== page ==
Mathematics Colloquia and Seminars

Return to Colloquia & Seminar listing

What does a spike encode? Deriving the code of a single neuron from the underlying dynamics

Mathematical Biology

Speaker: Michael Famulare, Physics Department, University of Washington
Location: 2112 MSB
Start time: Mon, May 17 2010, 3:10PM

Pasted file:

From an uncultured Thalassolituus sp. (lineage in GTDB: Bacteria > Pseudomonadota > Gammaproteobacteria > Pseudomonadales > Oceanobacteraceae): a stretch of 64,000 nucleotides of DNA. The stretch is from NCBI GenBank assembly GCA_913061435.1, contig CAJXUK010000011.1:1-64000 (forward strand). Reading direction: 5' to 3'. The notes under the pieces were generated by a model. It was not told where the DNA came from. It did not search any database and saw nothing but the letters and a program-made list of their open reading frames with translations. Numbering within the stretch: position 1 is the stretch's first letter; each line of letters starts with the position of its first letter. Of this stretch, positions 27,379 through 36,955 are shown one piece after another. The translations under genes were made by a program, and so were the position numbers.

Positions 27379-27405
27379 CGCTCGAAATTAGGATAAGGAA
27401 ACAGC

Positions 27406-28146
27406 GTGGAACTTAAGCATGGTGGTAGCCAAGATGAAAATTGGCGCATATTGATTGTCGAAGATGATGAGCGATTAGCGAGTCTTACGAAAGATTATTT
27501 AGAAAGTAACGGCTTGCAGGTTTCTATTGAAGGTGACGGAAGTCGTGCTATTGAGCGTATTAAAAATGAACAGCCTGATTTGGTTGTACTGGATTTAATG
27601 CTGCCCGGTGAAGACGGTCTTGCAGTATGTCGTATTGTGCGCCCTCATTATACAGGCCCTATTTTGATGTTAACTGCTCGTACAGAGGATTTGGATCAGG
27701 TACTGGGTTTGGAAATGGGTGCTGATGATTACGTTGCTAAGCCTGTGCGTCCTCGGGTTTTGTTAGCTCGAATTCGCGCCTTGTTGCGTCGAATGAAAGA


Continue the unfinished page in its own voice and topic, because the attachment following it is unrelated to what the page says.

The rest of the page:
A neuron's coding strategy is defined by the relationship between its inputs and its spiking output. Much of the computation performed by single neurons can be captured by a linear-nonlinear (LN) probabilistic model: a linear filter extracts the relevant feature in the stimulus that drives spiking, and a nonlinear decision function determines the probability of a spike for a particular value of the filtered stimulus. Statistical techniques can be used to identify LN models in real and simulated neurons. For many systems, the LN model varies in response to changes in stimulus statistics, a property known as adaptive coding. An open question is how the details of the LN model arise from the underlying nonlinear dynamics governing spike generation. In particular, how can adaptive coding arise from a dynamical system with fixed parameters? Using tools from the theory of stochastic dynamical systems, we examine how to derive the LN model from voltage-based dynamical models of the nonlinear integrate-and-fire type. Armed with some analytic results, we gain much insight into how to tune the dynamics to yield specific computational properties. In particular, we can see what must be true for a simple neuron to show contrast invariant coding--coding that is invariant with respect to the typical range of input fluctuations. This leads to experimentally-testable predictions about dynamical properties of real neurons.